Coffee futures fell for the second time this week as rising inventories and the harvest in Brazil signaled ample global supplies. Cotton, sugar and cocoa also dropped, while orange juice rose.
Stockpiles at warehouses monitored by ICE Futures U.S. climbed this week to the highest since February 2010, according to exchange data compiled by Bloomberg. By Aug. 22, farmers in Brazil, the world’s top producer and exporter of coffee, gathered 86 percent of this year’s crop, which is expected to be a record for the low-yielding half of the biennial harvest, consulting firm Safras & Mercado said Aug. 27.
“The inventories are still rising, and that shows buyers have no immediate needs,” Hernando de la Roche, a senior vice president at INTL FCStone in Miami, said in a telephone interview. “With Brazil’s harvest almost done, that’s adding to supplies.”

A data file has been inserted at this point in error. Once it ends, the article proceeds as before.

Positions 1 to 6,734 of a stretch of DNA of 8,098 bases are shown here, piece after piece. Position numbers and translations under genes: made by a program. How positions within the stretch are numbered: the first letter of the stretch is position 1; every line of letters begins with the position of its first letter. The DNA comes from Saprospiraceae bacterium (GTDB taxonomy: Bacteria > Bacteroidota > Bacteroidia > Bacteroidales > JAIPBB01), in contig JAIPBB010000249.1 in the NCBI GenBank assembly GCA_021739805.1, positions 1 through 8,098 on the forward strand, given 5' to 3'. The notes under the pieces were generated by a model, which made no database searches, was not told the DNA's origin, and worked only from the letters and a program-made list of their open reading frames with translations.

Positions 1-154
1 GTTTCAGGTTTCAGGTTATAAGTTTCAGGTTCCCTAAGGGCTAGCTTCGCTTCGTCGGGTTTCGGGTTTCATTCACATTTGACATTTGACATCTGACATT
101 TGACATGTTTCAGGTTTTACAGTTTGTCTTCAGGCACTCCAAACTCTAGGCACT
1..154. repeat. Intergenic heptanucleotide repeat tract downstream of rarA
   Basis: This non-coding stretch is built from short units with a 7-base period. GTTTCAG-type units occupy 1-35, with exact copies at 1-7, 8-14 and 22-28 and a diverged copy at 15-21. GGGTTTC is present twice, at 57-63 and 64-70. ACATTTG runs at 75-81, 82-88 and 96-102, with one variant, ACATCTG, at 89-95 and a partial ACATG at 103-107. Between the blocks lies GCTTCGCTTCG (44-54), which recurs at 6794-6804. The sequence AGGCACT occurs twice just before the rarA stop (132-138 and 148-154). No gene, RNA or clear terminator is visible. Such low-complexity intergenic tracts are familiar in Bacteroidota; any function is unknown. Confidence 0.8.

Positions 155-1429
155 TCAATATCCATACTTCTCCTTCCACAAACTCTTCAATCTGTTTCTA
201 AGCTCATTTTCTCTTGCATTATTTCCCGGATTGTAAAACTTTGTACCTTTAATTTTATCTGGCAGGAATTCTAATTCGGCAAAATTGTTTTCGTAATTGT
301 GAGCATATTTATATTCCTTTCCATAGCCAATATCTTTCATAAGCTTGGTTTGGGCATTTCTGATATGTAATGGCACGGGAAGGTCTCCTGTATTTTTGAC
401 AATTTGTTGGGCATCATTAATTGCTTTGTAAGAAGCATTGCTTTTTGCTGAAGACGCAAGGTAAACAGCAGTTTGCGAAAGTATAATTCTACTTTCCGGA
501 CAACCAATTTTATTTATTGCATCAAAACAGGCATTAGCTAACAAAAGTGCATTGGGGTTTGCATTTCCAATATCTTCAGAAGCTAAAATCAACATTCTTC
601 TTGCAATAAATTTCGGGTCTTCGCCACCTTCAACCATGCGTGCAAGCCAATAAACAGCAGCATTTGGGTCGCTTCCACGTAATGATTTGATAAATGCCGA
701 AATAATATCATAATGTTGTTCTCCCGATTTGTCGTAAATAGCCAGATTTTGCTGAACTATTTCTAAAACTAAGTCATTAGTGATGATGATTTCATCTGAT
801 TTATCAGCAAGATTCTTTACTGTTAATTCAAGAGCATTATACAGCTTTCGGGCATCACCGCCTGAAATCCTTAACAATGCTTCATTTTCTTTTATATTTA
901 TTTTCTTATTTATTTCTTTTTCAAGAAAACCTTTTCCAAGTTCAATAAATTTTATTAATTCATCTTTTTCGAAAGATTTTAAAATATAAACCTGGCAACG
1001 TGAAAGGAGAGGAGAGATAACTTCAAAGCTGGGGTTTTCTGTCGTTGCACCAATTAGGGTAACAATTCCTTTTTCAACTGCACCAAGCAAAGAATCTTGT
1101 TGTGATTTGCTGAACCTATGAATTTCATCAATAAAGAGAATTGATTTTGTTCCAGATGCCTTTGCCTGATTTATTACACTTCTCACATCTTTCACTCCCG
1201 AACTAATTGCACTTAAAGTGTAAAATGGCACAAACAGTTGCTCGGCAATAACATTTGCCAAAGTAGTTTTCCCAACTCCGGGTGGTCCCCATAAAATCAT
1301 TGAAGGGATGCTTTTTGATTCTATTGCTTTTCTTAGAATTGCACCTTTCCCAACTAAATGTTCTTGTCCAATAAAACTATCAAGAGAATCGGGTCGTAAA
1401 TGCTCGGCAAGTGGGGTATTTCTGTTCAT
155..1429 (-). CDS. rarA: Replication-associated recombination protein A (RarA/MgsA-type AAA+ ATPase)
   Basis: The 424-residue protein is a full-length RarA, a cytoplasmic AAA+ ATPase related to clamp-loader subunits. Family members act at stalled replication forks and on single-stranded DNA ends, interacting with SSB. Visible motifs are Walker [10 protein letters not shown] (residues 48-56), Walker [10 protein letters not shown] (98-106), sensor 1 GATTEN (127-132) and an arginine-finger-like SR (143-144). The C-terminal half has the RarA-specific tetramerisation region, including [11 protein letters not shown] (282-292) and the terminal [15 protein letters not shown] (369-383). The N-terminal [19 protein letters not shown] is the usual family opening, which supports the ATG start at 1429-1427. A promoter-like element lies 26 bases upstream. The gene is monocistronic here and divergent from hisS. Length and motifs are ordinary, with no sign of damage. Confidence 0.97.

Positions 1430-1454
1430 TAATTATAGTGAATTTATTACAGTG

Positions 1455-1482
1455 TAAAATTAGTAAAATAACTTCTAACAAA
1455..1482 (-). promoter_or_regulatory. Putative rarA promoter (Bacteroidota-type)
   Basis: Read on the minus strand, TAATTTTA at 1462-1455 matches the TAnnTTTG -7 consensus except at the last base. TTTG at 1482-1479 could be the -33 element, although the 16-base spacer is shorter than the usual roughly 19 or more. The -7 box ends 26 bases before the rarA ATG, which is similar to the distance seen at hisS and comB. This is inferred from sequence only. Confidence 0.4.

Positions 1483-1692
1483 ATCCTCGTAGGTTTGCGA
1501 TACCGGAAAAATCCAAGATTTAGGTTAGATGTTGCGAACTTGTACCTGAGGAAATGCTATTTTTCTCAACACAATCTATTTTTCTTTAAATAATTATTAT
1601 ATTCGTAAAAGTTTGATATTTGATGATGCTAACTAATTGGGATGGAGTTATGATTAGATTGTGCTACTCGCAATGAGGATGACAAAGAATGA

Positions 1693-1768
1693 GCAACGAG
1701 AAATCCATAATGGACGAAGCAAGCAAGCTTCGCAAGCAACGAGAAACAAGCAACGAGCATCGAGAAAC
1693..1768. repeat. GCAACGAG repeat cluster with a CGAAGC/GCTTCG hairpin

Arabica-coffee futures for December delivery dropped 0.7 percent to settle at $1.1765 a pound at 2 p.m. on ICE in New York. The commodity has tumbled 18 percent this year.
Cotton futures for December delivery slid 0.6 percent to 83.24 cents a pound on ICE, dropping for a third straight day. Earlier, the fiber touched 83.22 cents, the lowest for a most-active contract since July 1.
In the week ended Aug. 22, export sales of upland cotton from the U.S., the largest exporter, fell 15 percent from the previous week, the U.S. Department of Agriculture said today. Growing areas in Georgia, the second-largest grower, and South Carolina will be drier than normal next week, easing concern that wet conditions will hamper crops, according to Bethesda, Maryland-based Commodity Weather Group.
“There were expectations for better” export sales, “but that was not the case,” Sharon Johnson, a senior market specialist at KCG Futures in Roswell, Georgia, said in an e-mail.
Raw-sugar futures for October delivery slipped 0.4 percent to 16.37 cents a pound on ICE, the third consecutive decline. Cocoa futures for December delivery dropped 0.8 percent to $2,479 a metric ton in New York.
Orange-juice futures for November delivery advanced 1.1 percent to $1.382 a pound.